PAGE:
A betrayal of America’s soul
NEW YORK — For the United States — a country of immigrants and their descendants — Sept. 5, 2017, marked a betrayal of the nation’s soul. The announcement by President Donald Trump’s administration that it is ending the Deferred Action for Childhood Arrivals (Daca) program, which President Barack Obama established by executive order in 2012, threatens to upend the lives of an entire generation.
The Daca program permitted close to 800,000 undocumented young people (known as “Dreamers”), brought into the country as children, to be protected from deportation, so long as they passed a background check and maintained a clean criminal record. What we saw on Sept. 5, of course, is that an initiative begun by executive order can be dismantled through a counterorder by the executive’s successor.
But ending the program creates a real possibility of arrest and deportation for hundreds of thousands of young people who feel themselves to be American through and through—indeed, who overwhelmingly have no memory of living in any other country. They have committed no crime, and are building productive lives in the United States — whether by going to school, working, starting families, establishing businesses, or serving in the armed forces.
The administration announced that it would continue to renew permits for those already in the Daca program for another six months, and then stop. No new applications will be accepted. Only enactment of immigration legislation by the US Congress before the March 5, 2018, deadline — a formidable challenge in view of today’s highly fractured political conditions — can enable Dreamers to stay without fear of being tracked down, rounded up, and expelled.
On occasion, Trump has expressed sympathy for the Dreamers. While vowing during the presidential campaign to end Daca, he also acknowledged the moral case to be made for maintaining it, saying that he would be faced by a “very, very hard” choice. And even after the repeal was announced, he declared that he wanted to “resolve the Daca issue with heart and compassion.” Yet, apparently convinced that Daca beneficiaries have taken jobs away from citizens, he concluded that the same heart and compassion were needed “for unemployed, struggling, and forgotten Americans.”
Sadly, in making this choice, the president has opted to turn away from the classic American vision engraved on the pedestal of the Statue of Liberty in New York Harbor, expressed in Emma Lazarus’ poem, which begins: “Give me your tired, your poor, your huddled masses yearning to breathe free.” That credo has benefited tens of millions of newcomers, and it has immeasurably strengthened America.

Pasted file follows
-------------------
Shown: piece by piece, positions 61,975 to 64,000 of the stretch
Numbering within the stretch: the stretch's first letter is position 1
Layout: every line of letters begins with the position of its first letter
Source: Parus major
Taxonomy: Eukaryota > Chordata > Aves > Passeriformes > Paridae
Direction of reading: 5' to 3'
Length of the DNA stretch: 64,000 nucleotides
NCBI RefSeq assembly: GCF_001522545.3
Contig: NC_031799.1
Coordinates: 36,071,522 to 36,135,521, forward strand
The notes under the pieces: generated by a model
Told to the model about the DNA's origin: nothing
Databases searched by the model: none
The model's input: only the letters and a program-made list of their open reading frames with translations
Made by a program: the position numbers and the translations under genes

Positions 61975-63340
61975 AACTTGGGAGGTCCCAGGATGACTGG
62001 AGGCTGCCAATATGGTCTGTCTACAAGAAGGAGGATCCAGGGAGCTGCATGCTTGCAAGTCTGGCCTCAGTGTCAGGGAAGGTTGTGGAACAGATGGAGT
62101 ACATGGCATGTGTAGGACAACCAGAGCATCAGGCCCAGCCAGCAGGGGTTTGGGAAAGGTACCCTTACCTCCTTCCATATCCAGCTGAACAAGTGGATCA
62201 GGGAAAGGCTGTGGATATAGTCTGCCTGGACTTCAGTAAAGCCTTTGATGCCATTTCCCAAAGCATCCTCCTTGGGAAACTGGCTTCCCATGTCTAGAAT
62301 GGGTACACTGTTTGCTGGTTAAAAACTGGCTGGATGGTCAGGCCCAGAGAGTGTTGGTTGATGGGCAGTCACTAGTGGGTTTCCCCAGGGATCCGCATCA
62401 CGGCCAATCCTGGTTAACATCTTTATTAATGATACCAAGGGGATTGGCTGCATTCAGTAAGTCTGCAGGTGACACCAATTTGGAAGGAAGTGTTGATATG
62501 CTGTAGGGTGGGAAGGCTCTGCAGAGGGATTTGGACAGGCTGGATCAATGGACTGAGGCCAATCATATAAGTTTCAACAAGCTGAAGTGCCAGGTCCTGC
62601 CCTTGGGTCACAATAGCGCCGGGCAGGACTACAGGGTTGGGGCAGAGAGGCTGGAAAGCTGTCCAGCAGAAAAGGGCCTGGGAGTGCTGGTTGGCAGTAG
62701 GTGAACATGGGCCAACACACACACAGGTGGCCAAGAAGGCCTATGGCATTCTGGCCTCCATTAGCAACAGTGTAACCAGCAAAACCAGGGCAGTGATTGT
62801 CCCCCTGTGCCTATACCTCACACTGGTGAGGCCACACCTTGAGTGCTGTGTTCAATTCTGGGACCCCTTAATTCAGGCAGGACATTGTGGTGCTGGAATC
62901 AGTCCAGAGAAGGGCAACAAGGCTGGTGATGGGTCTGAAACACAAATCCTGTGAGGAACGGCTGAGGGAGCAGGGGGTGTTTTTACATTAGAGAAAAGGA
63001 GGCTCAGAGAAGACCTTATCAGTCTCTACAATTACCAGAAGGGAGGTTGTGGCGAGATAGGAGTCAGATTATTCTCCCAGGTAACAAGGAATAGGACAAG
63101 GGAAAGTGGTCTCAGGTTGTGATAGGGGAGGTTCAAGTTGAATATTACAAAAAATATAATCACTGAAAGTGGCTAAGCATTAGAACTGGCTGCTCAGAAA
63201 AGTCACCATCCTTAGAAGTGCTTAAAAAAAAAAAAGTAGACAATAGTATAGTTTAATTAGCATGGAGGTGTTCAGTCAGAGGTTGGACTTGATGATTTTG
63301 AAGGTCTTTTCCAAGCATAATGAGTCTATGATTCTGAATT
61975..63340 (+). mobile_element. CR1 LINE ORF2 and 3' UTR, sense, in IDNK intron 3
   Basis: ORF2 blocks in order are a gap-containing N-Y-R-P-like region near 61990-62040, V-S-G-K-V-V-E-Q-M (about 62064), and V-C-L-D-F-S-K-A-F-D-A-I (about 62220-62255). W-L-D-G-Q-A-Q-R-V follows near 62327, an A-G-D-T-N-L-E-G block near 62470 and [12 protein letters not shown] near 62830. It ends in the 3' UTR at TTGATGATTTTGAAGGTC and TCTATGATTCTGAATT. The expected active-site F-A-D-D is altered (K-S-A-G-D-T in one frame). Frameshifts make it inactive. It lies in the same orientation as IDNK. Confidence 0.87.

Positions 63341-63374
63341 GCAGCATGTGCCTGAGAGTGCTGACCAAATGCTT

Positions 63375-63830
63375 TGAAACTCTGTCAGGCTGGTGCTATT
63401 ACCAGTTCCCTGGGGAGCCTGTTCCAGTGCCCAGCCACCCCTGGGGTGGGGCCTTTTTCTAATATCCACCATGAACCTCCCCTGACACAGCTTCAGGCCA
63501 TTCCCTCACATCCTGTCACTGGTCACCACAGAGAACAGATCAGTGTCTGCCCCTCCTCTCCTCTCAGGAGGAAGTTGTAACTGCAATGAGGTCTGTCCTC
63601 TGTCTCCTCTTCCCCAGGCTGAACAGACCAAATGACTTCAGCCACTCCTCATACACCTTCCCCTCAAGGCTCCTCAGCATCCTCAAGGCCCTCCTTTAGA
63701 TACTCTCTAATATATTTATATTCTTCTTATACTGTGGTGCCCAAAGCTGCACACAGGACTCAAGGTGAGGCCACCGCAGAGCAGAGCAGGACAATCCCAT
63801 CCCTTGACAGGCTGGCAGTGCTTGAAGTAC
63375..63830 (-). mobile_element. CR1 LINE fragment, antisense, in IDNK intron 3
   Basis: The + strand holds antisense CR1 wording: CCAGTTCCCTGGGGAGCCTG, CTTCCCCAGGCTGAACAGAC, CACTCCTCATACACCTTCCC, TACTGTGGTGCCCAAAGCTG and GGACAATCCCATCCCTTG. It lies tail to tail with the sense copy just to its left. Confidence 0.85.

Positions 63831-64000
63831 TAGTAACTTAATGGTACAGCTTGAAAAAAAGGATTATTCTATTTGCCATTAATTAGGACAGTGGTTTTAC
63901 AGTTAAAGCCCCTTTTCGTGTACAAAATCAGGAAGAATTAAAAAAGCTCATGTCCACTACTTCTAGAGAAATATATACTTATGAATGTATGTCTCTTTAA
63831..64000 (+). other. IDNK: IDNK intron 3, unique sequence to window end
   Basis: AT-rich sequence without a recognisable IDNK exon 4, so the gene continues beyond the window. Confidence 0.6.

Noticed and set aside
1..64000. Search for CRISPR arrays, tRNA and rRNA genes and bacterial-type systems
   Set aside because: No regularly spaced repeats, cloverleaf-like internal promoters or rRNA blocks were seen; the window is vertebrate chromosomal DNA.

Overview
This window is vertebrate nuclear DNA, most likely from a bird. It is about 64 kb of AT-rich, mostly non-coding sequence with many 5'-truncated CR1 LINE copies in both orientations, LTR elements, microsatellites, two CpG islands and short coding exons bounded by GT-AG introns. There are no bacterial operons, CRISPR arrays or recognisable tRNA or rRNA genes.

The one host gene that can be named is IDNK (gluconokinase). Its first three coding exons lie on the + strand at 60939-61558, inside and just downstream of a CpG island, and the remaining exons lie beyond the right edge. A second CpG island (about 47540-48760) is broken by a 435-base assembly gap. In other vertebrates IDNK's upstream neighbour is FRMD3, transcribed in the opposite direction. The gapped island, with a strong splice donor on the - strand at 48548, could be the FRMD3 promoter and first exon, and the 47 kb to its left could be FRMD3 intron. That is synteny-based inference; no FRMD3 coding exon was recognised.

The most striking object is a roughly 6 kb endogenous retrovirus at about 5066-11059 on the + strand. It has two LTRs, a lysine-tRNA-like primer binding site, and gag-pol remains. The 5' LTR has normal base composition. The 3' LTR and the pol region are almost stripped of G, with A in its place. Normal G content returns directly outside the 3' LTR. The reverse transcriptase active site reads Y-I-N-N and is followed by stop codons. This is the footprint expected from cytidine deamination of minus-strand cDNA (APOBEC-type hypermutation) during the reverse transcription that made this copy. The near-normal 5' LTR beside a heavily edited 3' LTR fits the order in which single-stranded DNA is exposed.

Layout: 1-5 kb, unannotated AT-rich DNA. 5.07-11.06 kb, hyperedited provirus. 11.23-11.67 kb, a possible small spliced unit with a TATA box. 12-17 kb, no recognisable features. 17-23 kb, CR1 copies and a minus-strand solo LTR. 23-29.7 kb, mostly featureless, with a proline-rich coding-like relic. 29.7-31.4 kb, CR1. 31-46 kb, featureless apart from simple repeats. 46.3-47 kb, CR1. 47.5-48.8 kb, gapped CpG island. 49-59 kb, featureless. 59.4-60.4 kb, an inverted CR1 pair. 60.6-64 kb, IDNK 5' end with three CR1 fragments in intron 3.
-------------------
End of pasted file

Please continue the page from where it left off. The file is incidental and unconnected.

The same vision ought to apply to young people who—yes, it is true—were undocumented at the time of arrival, but who came to America through no choice of their own. Instead, they now face the risk of a total disruption of their lives and an uncertain fate.
As a result, Trump positions himself in the dubious company of those throughout American history who displayed malice and suspicion toward new arrivals: the supporters of the Alien and Sedition Acts of the 1790s, which lengthened the period for naturalization to 14 years; the Know Nothings of the pre-Civil War years, who sought to bar Catholics from the country; those in the early 20th century who claimed that newcomers from eastern and southern Europe, and from China and Japan, could not be made into Americans, and whose arguments led in the 1920s to stringent quotas for immigration from those regions; and those so intent on keeping out Jews seeking to flee Nazi Europe that even the small immigrant quotas for those countries were not filled.
In sum, I am saddened and ashamed. As a Jew, I am all too aware of the Torah’s direction, given no less than 36 times, to “love the stranger.” And, as an American, I feel that we have succumbed—today, at least—to small-minded, short-sighted xenophobia, rather than lived up to the vision of our country at its most welcoming and compassionate best. Project Syndicate
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David Harris is chief executive officer of the American Jewish Committee.
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